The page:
Cotton farmers plagued by deer

In Southeast Farm Press

In recent years, many growers have noticed an increasing incidence of deer feeding in young cotton. There are many theories as to why this may be occurring now relative to years prior.

The most common theories are the loss of aldicarb applied in-furrow for thrips and nematode control, major reductions in peanut acreage in the early to mid-2000s, and the resulting absence of preferred food sources during that time. The number of deer feeding complaints in cotton has risen sharply in the last five years; however, these cases are relatively isolated to fields that regularly encounter noticeably high numbers of deer and fields in close proximity to preferred bedding habitat. Continue reading

Wild hogs continue to be a nuisance for farmers

In Delta Farm Press

Rooting and wallowing by wild hogs cause extensive land and crop damage, which can be stopped only by getting rid of the invasive animals.

Bill Hamrick, a wildlife associate with the Mississippi State University Extension Service, said wild hogs use their snouts to turn over soil as they search for food. Continue reading

Specialists to talk about deer, wild pigs Aug. 29 in Marshall

by Adam Russell, Texas A&M AgriLife

An informational meeting about white-tailed deer and wild pigs is set for 5:30 p.m. Aug. 29 in Marshall.

The event, sponsored by the Texas A&M AgriLife Extension Service offices in Harrison and Panola counties, will be at the Marshall Civic Center, 2501 East End Blvd. S. and is free and open to the public. Dinner is included. Continue reading

Texas feral hog workshop attracts a crowd

in Morning Ag Clips

by Angela Moore, Prairie View A&M University

Derrick Banks, CEP Extension Agent, Agriculture and Natural Resources at Prairie View A&M University, spoke with constituents over the course of several weeks in Ft. Bend County this spring about the growing nuisance of feral hogs, so he knew that it was a hot-button issue. What he may not have known, however, was that the number of persons attending a workshop about field dressing and processing feral hogs would be double the number initially expected.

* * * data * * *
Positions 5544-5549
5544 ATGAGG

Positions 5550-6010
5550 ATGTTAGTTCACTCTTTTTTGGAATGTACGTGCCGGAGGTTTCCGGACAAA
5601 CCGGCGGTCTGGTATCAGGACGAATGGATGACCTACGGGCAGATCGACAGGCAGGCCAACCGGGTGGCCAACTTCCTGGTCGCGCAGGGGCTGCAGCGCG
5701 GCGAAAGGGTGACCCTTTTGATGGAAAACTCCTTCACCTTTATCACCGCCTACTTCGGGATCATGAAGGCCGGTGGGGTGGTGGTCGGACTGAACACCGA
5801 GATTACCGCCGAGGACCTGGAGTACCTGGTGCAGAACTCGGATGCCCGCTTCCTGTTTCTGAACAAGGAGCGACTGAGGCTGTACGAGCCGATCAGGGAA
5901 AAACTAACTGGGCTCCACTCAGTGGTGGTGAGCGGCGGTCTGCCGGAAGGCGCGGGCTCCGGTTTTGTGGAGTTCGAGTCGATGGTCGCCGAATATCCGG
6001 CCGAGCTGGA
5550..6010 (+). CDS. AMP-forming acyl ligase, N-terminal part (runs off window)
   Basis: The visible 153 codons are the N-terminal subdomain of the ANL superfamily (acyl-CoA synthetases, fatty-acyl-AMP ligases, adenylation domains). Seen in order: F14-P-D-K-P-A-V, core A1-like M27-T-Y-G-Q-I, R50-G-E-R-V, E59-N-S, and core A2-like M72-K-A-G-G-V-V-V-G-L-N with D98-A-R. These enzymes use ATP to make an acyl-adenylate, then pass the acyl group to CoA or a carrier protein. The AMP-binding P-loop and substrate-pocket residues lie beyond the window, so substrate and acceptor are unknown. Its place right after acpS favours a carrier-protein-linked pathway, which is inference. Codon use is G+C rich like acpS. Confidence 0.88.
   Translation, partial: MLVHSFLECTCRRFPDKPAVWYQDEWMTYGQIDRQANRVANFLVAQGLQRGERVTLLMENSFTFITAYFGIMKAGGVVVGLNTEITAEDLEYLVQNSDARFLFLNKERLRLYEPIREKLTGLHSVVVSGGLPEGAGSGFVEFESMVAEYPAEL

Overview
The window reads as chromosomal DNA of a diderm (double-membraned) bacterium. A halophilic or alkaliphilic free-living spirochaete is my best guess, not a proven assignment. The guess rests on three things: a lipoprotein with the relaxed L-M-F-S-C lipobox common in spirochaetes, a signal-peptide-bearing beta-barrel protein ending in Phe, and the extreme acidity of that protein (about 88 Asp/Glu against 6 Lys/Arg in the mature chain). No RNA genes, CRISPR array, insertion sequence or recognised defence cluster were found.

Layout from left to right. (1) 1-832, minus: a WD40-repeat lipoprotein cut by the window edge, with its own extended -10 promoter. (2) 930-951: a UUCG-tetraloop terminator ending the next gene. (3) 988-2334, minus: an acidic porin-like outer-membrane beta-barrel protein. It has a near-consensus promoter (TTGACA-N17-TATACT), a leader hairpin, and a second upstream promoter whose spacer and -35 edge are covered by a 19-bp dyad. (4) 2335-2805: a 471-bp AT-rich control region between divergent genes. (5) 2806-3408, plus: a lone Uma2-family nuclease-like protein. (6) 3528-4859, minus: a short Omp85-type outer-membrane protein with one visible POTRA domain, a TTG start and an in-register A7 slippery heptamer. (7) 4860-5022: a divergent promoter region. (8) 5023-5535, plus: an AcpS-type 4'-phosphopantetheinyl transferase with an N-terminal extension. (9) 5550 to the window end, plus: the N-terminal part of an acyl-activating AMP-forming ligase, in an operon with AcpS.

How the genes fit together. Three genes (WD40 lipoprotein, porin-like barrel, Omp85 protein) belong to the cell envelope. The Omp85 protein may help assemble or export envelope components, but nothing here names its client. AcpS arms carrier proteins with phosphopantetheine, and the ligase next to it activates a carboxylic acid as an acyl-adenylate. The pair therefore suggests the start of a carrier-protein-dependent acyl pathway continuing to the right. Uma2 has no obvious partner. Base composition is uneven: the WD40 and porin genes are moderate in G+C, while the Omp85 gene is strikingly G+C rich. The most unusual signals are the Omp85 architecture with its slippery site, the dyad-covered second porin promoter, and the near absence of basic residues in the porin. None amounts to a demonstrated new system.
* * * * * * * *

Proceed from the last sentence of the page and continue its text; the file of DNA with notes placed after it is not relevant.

More than 50 participants came out to the Yelderman House in Needville, Texas this spring for a feral hog workshop covering field dressing and processing, eradicating and trapping, and nuisance control, including a discussion about technological advancements in trap types and equipment. Bo Haltom, River Bend Deer Processing, lead the Feral Hog Processing demonstration, going through the process step by step, from field dressing to processing, using a 250 pound boar as is found in growing numbers in the Ft. Bend County region. Haltom’s detailed review covered everything from the recommended technique for erecting and dressing the hog to minimize the risk of toxins from diseased organs that are contained in a localized area, from overflowing and contaminating the entire hog, to the best tools and proper techniques for cutting to minimize the amount of fat and to preserve the coat in taxidermy or market condition. Continue reading

Deer are beautiful, but not when they dine on your landscape plants

by Tim Daly, University of Georgia

My backyard was home to several large hostas. These plants prefer shady sites, and they were thriving where I had them planted. Then, one day, they simply disappeared.

All that was left were a few small branches sticking out of the ground. Something had eaten my hostas and the most probable culprits were deer. They tend to cause more problems for homeowners than most other types of wildlife. Continue reading

Are some plants deer-resistant? Not really, say Georgia experts

From Georgia FACES

by Frank M. Watson, University of Georgia

When deer leave the shelter of the woods in search of food, they often inspect the shrubs and flowers in your front yard’s landscape as if they were browsing a buffet.

They will nibble your pansies as an appetizer and then fill up on the azaleas as their main course. Then they’re off to the day lilies for dessert. Continue reading

2015 All Bugs Good and Bad Webinar Series: Wildlife in the Backyard – a Double-edged Sword

It is wonderful to have wildlife in your backyard until that wildlife damages your plants, disfigures your lawn, or invades your house. Moderated by Mike McQueen and Danielle Carroll, Regional Extension Agents, Alabama Cooperative Extension System.  Click here to login as a guest and participate in the live event.   Note: on December 4, the link to the live webinar opens about 15 minutes before the webinar.  If you try to log in earlier, you will get an error message.

Friday, December 4 at 2:00 pm EST

Location: http://connect.extension.iastate.edu/fireant Continue reading